Idaho schools fail to carry opioid OD treatment

Posted at 5:14 PM, May 12, 2016
and last updated 2016-05-13 00:47:31-04

Like it or not, Idaho’s opioid abuse isn’t going away.

According to a study by in 2011, Idaho ranks near the top of all states dealing with opioid abuse.

However, the Idaho Legislature recently approved the use of purchase of a powerful drug without a prescription named Naloxone, which can stop an opioid overdose quickly.

For healthcare workers in Idaho’s schools, kids are increasingly becoming addicted to opioids.

“They're using prescription drugs more than I think a lot of parents realize children are," Head Nurse of Kuna Schools Alicia Jordan explained.

Having Naloxone inside of Idaho’s school seems like any other safety precaution, but when 6 On Your Side contacted Kuna, Boise, West Ada and Nampa schools to ask if they had the drug inside of its schools, they said no.

When the Boise School District was asked why they don’t stock Naloxone, 6 On Your Side was told that the district doesn’t have problems with opioid overdoses.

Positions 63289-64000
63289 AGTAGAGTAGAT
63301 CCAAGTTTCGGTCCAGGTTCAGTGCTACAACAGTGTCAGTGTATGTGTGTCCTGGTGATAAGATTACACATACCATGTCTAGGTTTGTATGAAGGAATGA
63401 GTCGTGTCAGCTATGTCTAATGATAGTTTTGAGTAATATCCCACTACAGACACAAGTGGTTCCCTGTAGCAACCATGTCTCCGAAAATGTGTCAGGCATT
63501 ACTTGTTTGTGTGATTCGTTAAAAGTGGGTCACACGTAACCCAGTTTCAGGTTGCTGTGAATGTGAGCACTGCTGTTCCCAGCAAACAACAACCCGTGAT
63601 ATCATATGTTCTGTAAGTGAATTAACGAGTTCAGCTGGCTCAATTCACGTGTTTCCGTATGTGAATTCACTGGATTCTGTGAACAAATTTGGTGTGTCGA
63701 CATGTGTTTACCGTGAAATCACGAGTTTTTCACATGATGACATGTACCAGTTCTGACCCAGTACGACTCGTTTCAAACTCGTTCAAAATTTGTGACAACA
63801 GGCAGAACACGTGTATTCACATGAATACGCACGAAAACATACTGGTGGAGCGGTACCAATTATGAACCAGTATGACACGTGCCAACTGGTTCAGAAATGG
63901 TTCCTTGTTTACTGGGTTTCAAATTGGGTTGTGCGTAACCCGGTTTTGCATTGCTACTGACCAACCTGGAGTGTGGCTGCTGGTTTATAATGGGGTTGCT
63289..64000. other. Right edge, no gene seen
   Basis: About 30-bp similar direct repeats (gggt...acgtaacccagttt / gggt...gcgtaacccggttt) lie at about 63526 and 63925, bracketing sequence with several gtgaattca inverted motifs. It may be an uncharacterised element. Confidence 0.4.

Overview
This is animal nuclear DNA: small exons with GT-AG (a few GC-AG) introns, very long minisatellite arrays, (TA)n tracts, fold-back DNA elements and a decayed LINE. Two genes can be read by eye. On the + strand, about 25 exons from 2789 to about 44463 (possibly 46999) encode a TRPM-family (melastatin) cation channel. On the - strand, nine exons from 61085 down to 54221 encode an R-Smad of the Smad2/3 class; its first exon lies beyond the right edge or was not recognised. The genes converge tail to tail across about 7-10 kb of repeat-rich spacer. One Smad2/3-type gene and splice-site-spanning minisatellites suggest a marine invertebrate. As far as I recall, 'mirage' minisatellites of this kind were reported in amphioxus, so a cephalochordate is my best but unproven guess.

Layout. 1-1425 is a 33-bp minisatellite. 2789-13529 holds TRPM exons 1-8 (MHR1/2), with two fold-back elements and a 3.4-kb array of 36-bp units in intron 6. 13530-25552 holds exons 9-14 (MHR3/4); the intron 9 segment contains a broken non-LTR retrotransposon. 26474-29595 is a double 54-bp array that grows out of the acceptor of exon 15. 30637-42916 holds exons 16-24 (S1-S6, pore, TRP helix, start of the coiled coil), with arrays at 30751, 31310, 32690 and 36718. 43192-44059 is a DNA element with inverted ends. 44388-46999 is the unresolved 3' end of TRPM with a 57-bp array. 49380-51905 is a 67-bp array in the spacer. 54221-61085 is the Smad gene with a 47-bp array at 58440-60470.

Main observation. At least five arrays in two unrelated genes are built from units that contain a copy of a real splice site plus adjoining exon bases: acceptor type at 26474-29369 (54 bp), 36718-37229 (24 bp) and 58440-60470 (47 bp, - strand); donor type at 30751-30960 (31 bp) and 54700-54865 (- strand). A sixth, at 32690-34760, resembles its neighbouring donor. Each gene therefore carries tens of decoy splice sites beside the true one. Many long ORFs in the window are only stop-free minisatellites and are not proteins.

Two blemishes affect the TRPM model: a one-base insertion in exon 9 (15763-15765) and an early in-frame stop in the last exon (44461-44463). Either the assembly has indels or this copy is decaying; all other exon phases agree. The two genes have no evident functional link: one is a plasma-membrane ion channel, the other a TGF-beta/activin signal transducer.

"If we have an opportunity to save a life, especially a child's life, then why not, what's the harm?" Chris Thomas of Connect The Pieces countered to the Boise School District response.

Idaho does not take a position on what medications schools can administer, so individual school districts must make and enforce their own rules.

"Why worry?  Because there could be one.  And I've talked to parents in other states who lost their child to that, and I would hate not to have something that could save a life," Nurse Jordan said.

For more information about opioid abuse, visit here.